The sex-for-grades trial against National University of Singapore (NUS) law professor Tey Tsun Hang, 41, resumed Monday in court as Tey alleged a Corrupt Practices Investigation Bureau (CPIB) investigator of pressurising him to "a sense of hopelessness" with off-the-cuff remarks during the interrogation process.
New evidence presented before the court – time logs of visitor entry and exit by CPIB security officers – showed inconsistencies with Tey’s departure timings on three days of interrogation in 17, 18 and 24 May last year. This was matched with taxi receipts Tey had of the trips he made after the investigation.
These inconsistencies led to periods of up to 90 minutes between the end of the statement recording and the time of Tey’s depature. Tey alleged that in these periods, CPIB investigator Teng Khee Fatt held him up in his office and made threats to Tey, including bringing up the Official Secrets Act, to get him to sign his interrogation statements.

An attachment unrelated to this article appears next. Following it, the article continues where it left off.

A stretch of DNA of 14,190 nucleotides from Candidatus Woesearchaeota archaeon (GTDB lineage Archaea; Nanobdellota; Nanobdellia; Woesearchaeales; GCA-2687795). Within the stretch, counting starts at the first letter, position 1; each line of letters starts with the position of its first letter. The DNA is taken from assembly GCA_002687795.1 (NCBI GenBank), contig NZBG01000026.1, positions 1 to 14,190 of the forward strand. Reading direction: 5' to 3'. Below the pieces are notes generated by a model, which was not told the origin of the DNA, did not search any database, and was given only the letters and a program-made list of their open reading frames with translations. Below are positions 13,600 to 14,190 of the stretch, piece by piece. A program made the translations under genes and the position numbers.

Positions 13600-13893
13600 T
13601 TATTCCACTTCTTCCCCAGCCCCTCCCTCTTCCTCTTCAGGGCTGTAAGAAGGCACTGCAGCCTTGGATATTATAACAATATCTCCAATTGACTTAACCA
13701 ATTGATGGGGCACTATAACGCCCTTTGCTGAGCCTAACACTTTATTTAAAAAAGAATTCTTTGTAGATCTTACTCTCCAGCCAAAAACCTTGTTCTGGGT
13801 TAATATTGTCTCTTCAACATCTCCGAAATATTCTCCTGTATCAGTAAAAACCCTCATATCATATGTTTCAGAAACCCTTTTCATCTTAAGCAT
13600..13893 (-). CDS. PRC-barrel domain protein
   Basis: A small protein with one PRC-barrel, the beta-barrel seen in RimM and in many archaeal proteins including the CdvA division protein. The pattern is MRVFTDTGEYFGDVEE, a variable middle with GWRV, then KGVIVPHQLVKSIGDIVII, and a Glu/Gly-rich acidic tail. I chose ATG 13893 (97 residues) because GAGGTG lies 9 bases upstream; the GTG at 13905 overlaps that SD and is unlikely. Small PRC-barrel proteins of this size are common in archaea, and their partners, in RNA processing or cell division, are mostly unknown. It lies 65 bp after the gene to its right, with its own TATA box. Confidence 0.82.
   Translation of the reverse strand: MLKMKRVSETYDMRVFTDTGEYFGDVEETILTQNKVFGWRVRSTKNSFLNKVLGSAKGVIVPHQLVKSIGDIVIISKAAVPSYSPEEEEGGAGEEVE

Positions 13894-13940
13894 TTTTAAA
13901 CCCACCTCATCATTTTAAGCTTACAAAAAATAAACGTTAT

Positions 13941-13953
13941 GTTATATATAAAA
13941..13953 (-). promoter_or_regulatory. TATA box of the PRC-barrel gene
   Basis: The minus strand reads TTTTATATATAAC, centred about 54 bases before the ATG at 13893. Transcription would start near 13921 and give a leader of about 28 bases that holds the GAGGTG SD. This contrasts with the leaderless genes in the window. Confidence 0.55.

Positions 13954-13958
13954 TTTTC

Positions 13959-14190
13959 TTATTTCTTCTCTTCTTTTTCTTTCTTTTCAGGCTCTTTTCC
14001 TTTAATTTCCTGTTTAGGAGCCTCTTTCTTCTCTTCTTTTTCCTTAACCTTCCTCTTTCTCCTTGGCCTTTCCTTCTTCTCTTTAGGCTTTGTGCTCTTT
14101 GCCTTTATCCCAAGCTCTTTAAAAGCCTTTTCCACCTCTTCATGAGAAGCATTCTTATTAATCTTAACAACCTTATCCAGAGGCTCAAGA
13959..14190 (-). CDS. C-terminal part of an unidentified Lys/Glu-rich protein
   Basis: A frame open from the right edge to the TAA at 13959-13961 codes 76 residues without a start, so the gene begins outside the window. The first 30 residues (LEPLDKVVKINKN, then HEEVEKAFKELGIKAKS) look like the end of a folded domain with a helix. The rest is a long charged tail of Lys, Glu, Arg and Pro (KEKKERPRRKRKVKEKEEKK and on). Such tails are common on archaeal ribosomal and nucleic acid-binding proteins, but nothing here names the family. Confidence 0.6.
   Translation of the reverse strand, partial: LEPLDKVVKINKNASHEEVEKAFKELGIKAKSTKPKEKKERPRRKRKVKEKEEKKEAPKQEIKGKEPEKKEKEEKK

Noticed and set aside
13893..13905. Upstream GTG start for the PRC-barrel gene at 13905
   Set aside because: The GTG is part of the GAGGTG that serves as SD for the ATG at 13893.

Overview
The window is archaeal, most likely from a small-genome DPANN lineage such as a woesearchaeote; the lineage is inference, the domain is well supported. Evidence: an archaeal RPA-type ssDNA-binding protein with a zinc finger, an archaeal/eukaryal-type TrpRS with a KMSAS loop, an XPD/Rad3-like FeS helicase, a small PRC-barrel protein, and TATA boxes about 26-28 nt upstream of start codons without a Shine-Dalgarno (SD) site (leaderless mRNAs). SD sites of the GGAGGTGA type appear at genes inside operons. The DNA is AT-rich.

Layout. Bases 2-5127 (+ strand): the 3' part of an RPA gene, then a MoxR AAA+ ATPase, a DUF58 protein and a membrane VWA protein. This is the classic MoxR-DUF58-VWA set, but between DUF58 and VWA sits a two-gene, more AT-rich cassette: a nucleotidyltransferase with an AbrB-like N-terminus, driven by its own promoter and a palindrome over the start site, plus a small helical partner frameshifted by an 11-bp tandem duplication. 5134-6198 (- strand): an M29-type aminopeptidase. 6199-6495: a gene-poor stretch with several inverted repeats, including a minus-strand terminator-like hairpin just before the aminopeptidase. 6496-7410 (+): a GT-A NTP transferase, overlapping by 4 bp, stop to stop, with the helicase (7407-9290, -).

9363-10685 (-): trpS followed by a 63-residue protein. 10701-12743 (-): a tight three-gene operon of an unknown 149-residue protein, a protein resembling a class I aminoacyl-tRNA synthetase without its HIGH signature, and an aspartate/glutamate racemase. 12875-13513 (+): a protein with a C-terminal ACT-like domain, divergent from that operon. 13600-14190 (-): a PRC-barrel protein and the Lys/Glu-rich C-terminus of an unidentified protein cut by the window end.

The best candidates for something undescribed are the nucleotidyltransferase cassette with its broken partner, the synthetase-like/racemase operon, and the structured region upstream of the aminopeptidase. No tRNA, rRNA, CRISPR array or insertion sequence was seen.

Teng retorted by saying that the long periods were used by Tey to examine his statements before signing them. He explained that there were more than 20 annexes for Tey to examine on the first day, although Tey said his statement had only two and a half pages on the last day of investigations.
After being held in his office on one of the sessions, Tey said that Teng escorted him to the CPIB security post and said, “You only got 1 per cent chance of survival. Try not to blow it up.”
When probed by Tey, he alleged Teng of smirking before saying, “We close to 100 per cent success, you know.” Tey alleged that fear was inflicted upon him during and after interrogations.
Teng denied allegations of all threats Tey accused him of. When asked by Tey, Teng said, “I don’t practice good cop or bad cop.”
Tey represents himself in court as defence attorney. The trial resumes in the afternoon.